This post is part of a collaboration between Climate Tracker and Young Reporters for the Environment. This article is the winner of the 2019 competition for the Litter Less Campaign, 15-18 years old. Author of the article: Maia Ingoe. Country: New Zealand.
“You can eat something if you want!” A worker yells from the door of his tractor when he sees me staring at the bins upon bins of fruit. Lemons and mandarins, as befits the season. These fruits will not be heading to supermarket shelves. The worker is dumping them. The bins are emptied, yellow and orange fruits tumbling out onto the muddy ground. All of it simply wasted.
At the back of this Gisborne pack house, the sickly sweet stench hits me first. This smell comes from piles of discarded fruit, left to lie in an empty space the size of a greenhouse. It almost looks pretty from far away. Looking closer, it is revealed that most of these lemons and mandarins are fine. Sure, there is the odd fruit tainted by rot, but most are free from rot or broken skins. Yet they are simply dumped out the back, wasted.
The manager of this pack house says this is because these fruits do not meet the consumer standard. “There are physiological reasons, like the breakdown of skins, and cosmetic damage… more damage than the grade standard allows.” The fruit, while juicy on the inside, is imperfect on the outside, so cannot be sold on supermarket shelves.
Much of it can still be eaten – confirmed by the worker inviting me to eat some. I do and find that most of the fruit is indeed perfectly edible. Yet with these imperfections, they cannot be sold commercially. With no other options, they are dumped out back and left to fester in the sun.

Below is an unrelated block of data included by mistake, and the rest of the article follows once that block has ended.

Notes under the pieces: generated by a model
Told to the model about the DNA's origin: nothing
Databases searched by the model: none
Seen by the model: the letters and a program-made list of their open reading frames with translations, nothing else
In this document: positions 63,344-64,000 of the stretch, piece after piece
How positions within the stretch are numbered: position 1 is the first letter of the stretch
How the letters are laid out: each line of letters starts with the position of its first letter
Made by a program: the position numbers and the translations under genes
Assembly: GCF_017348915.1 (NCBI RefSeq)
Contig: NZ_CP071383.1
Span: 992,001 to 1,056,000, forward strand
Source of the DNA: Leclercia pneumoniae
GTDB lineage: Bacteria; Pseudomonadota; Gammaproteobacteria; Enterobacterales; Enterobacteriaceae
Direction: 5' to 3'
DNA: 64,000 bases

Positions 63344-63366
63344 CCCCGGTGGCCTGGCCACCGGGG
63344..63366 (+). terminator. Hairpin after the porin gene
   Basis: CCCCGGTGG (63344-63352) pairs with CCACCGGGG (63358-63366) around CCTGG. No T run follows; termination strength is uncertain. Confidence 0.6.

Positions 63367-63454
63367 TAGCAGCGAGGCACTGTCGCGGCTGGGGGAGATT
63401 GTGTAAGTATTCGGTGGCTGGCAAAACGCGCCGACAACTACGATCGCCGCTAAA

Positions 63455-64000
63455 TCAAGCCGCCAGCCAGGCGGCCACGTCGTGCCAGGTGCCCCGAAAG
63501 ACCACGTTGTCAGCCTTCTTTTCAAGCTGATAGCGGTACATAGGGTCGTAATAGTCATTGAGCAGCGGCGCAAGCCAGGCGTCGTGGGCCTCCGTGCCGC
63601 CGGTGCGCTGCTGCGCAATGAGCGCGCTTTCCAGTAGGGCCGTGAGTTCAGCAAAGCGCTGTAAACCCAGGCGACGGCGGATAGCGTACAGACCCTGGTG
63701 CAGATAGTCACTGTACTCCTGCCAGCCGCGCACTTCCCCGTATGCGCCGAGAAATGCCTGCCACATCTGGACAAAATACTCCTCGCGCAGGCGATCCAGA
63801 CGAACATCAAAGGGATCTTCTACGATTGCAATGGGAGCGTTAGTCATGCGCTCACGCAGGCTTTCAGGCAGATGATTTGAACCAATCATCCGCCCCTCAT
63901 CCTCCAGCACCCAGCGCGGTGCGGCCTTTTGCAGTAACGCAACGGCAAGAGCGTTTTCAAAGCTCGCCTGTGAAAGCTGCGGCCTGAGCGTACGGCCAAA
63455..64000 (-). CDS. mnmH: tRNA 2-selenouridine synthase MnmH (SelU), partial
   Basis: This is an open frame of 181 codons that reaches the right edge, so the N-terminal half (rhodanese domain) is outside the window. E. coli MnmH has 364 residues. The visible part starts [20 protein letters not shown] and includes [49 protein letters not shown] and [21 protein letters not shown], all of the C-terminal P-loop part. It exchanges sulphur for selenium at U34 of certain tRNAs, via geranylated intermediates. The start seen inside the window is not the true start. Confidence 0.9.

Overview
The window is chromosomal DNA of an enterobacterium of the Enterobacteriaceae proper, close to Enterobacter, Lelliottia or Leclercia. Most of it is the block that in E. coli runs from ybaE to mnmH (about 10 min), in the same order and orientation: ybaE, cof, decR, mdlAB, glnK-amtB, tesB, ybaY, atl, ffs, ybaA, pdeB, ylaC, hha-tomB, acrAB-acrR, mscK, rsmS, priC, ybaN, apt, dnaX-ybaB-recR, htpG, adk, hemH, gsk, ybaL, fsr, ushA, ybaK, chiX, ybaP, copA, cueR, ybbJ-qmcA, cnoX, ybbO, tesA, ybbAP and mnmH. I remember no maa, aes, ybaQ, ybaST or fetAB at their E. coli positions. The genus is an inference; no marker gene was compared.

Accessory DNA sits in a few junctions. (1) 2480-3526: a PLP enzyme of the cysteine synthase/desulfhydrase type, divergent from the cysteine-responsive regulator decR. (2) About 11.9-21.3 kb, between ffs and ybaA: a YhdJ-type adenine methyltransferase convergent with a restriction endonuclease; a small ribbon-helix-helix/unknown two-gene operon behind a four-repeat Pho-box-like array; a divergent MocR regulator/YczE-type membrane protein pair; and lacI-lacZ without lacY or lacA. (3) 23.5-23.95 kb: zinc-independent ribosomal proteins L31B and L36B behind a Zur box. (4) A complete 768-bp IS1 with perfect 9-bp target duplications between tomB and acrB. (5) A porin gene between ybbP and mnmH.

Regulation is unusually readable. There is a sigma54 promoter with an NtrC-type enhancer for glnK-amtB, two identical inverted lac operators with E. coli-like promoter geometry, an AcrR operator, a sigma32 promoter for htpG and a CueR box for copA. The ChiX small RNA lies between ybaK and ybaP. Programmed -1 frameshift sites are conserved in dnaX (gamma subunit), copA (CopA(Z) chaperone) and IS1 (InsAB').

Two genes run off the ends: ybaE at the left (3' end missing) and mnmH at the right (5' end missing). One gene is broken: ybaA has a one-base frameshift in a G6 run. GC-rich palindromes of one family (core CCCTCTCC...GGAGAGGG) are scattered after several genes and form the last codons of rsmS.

When you consider that agriculture and horticulture are two of the biggest industries in Gisborne, this problem could be much bigger than the bins of fruit discarded at this pack house. A sustainable society is one where waste is avoided to all extents – including food waste.
In a country that is aiming for sustainability, there are solutions to this waste problem. Of course, this fruit cannot simply be given away for free. The business, part of Gisborne’s biggest industries and employers, would suffer. The solution comes in finding sustainable ways to use this imperfect fruit. Other pack houses juice reject fruit if they have the means to. However, this is evidently not an option for these discarded fruits. There are programs, such as food donation services, which could serve as an avenue to reduce this waste as well as helping Gisborne people who are living in poverty.
In Tairāwhiti, approximately 50% of communities are considered highly deprived areas (Marsters, H., Shanthakumar, M., Fyfe, C., Borman, B. & Dayal, S., 2012, p. 19). As with many places, poverty has long been a problem for the Gisborne community, with many struggling to make ends meet. Poverty, in its absolute state, is defined as when “an individual does not have access to the amount of money necessary for meeting basic needs such as food, clothing and shelter,” defined by the United Nations Education, Scientific and Cultural Organisation.